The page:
If you are offered a choice of treatments, you will need to weigh the advantages and disadvantages of each treatment. If only one type of treatment is recommended, ask your doctor to explain why other choices have not been offered.
Some people with more advanced cancer will choose treatment, even if it only offers a small chance of cure. Others want to make sure the benefits of treatment outweigh any side effects. Still others will choose the treatment they believe offers them the best quality of life.
Some people may choose not to have treatment to eradicate cancer, but instead will choose to have symptoms managed to optimise their physical and emotional well-being. You may wish to discuss your options with you treatment team, family and friends, or with a counsellor, psychologist or psychiatrist.
Questions you may want to ask include:
- What’s the best we can hope for by trying another treatment? What is the goal?
- Is this treatment plan meant to help side effects, slow the spread of cancer, or both?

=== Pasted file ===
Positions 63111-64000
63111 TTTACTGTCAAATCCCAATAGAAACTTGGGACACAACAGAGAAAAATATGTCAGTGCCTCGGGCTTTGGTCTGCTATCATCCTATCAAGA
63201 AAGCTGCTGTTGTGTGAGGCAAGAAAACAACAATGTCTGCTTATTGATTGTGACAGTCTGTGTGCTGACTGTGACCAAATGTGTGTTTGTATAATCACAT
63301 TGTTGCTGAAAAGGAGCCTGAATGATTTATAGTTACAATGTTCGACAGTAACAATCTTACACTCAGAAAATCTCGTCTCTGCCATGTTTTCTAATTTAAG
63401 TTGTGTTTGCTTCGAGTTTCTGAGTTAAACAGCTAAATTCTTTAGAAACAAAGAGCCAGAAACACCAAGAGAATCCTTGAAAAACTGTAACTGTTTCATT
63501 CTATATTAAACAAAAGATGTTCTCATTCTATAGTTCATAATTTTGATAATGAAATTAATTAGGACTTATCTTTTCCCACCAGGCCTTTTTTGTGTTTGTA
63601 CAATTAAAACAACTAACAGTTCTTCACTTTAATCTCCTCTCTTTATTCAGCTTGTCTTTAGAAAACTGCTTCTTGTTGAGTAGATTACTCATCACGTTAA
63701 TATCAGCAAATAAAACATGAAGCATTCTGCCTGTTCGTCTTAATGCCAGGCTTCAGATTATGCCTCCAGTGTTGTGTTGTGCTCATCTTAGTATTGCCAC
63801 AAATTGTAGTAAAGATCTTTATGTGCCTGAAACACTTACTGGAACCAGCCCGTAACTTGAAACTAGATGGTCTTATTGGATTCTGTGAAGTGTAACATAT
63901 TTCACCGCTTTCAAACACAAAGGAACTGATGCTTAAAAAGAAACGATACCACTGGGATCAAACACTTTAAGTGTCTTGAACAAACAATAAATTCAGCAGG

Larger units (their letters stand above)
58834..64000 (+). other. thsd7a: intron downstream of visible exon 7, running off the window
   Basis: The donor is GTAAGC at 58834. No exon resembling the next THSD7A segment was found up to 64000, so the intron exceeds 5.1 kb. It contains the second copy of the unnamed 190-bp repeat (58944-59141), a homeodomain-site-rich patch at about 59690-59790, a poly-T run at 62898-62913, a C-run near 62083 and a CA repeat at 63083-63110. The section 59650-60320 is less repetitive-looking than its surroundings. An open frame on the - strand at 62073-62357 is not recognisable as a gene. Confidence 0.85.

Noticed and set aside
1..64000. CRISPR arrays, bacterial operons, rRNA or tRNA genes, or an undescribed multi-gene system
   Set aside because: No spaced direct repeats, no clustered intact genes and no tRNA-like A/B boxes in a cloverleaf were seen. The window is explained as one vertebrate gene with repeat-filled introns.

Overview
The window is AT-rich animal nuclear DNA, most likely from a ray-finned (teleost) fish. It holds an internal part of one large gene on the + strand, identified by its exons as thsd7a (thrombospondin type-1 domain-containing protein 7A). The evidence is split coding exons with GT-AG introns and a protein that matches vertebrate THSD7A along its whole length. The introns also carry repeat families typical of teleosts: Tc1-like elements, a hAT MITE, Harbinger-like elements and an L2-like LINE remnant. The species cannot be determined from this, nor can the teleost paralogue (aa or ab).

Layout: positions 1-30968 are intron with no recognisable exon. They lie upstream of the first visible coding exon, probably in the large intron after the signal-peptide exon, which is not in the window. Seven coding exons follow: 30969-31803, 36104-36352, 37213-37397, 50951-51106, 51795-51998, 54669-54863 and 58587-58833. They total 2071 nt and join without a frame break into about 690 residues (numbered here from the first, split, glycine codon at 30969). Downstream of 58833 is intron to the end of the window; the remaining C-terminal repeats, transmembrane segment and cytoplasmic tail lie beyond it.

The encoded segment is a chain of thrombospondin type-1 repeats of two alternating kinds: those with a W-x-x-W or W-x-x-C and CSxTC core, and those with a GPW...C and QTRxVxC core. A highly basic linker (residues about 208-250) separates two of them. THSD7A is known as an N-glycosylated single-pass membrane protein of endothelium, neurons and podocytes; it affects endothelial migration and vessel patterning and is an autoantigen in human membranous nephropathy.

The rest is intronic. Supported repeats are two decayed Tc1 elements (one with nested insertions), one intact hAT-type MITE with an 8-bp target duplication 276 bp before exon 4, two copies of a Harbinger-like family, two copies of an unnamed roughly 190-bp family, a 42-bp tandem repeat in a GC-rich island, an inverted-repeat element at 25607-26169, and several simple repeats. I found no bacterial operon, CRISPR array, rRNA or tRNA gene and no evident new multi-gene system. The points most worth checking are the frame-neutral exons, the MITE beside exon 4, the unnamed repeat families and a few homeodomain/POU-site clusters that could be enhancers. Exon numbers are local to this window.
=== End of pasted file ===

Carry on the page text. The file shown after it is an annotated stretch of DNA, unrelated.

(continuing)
- Is there a chance that a new treatment will be found while we try the old one?
- What’s the most likely result of trying this treatment?
- What are the possible side effects and other downsides of the treatment? How likely are they?
- Are the possible rewards bigger than the possible drawbacks?
It is important to ask your health care team what to expect in the future. It’s also important to be clear with them about how much information you want to receive from them.
If you feel that you would like to stop treatment, but your family or your partner does not want you to, it might help for you and your doctor or a counsellor or psychologist to talk to your family or your partner about their feelings.